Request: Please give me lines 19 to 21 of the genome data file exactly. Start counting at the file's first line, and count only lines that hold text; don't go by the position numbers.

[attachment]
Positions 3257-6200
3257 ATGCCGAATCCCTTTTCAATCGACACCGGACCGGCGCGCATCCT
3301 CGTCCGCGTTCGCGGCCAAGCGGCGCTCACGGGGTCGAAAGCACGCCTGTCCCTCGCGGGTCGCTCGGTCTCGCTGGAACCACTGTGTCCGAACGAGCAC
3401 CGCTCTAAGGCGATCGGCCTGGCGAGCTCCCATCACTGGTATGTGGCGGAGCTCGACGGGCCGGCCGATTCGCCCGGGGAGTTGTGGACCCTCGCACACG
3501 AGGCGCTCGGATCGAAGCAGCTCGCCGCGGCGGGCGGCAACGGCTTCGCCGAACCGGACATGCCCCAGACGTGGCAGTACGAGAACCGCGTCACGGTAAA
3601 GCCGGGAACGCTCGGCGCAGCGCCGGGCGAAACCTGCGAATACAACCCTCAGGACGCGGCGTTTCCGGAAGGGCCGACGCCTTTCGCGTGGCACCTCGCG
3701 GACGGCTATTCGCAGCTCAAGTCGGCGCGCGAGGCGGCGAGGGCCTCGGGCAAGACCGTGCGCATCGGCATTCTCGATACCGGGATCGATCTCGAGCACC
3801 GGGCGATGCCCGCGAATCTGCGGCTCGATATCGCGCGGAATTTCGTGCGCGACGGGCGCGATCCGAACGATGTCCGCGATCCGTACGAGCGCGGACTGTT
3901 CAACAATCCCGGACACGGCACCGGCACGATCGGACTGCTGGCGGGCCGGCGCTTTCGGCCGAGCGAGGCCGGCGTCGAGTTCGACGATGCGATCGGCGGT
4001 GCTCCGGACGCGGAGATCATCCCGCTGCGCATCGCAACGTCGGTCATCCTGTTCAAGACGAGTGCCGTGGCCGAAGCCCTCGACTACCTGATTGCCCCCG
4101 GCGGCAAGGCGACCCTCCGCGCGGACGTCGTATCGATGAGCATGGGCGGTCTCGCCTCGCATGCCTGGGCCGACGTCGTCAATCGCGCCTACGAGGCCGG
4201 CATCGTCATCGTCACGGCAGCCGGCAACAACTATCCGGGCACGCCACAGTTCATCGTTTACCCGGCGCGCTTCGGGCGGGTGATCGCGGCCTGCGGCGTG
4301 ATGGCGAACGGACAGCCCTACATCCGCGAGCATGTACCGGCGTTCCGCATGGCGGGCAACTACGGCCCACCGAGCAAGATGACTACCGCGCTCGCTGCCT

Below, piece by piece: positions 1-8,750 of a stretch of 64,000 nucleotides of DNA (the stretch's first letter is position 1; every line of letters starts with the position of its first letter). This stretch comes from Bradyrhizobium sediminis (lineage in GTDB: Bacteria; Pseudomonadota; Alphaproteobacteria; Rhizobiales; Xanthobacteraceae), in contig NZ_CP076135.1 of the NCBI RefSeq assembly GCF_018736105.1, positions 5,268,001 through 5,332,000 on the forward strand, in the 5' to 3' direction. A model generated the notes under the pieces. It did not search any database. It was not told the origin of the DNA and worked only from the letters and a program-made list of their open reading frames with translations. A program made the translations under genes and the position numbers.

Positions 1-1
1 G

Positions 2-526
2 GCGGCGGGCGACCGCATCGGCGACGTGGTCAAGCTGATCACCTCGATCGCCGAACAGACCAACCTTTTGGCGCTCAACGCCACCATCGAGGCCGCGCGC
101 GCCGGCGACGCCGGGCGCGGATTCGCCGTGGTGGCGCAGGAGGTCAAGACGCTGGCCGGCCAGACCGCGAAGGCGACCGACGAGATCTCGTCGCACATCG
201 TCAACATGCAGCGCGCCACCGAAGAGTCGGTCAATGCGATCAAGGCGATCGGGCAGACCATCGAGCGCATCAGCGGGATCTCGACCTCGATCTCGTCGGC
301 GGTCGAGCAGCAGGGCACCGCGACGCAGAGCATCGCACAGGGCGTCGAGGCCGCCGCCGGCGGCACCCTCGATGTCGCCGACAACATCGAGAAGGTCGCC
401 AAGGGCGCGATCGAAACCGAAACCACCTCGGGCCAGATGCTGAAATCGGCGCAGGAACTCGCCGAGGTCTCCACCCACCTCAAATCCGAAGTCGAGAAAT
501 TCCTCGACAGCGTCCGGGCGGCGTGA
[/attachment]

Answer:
101 GCCGGCGACGCCGGGCGCGGATTCGCCGTGGTGGCGCAGGAGGTCAAGACGCTGGCCGGCCAGACCGCGAAGGCGACCGACGAGATCTCGTCGCACATCG
201 TCAACATGCAGCGCGCCACCGAAGAGTCGGTCAATGCGATCAAGGCGATCGGGCAGACCATCGAGCGCATCAGCGGGATCTCGACCTCGATCTCGTCGGC
301 GGTCGAGCAGCAGGGCACCGCGACGCAGAGCATCGCACAGGGCGTCGAGGCCGCCGCCGGCGGCACCCTCGATGTCGCCGACAACATCGAGAAGGTCGCC